By Mike Smith
Bone sinew and hide articulated on the beach at Traigh* where this otter from the lie of it crawled from the sea to die sink now into soft sand such as we with our small talk of futures and of pasts walk. (ripples waves tides sift the present pools fill and dry winds drift the beach earth and sky move storms pass) Return one day the bones will lie disarticulated now telling a different tale of lives lived upon sand. But however they fall those of us who walked and talked here will understand * Traigh'(pronounced to rhyme with 'try') is on the West Coast of the Scottish Highlands. It's a place, but also the Scottish Gaelic word for 'shore', though it might be translated to 'beach' too. Traigh Beaches lie on the old coast road from Arisaig to Morar, and face towards the island of Eigg.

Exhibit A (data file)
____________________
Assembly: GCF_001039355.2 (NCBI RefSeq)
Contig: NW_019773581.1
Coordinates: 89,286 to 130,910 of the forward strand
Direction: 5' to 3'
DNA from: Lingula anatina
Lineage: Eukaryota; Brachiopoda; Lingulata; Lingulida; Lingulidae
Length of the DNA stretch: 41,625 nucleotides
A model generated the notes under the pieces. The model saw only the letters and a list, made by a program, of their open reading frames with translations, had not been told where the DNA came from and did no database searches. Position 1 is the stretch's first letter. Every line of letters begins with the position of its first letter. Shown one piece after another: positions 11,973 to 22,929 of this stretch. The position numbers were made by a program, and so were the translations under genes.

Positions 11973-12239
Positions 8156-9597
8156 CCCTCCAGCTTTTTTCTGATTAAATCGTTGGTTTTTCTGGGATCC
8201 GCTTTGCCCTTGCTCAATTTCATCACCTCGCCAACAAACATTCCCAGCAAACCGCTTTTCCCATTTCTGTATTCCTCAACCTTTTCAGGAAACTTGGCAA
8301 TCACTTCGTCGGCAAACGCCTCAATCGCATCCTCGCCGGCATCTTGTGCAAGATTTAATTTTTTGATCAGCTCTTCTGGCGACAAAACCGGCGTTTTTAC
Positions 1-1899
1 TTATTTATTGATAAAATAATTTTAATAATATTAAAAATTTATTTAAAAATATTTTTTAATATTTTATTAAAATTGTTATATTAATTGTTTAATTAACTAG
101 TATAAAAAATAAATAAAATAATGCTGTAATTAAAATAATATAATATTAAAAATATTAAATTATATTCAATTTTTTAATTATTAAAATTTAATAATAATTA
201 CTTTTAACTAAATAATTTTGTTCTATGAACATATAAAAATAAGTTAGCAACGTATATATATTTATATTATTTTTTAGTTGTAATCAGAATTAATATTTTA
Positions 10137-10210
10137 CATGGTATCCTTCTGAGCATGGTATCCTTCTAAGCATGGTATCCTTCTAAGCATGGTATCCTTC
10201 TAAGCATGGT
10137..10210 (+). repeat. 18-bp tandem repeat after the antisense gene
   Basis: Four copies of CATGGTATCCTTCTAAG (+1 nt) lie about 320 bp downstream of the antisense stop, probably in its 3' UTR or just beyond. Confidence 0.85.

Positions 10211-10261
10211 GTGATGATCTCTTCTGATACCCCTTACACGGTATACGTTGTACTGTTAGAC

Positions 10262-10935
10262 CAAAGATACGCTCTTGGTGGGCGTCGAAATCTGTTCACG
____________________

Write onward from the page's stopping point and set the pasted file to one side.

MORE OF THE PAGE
Mike Smith lives on the edge of England where he writes occasional plays, poetry, and essays, usually on the short story form in which he writes as Brindley Hallam Dennis. His writing has been published and performed. He blogs at www.Bhdandme.wordpress.com.
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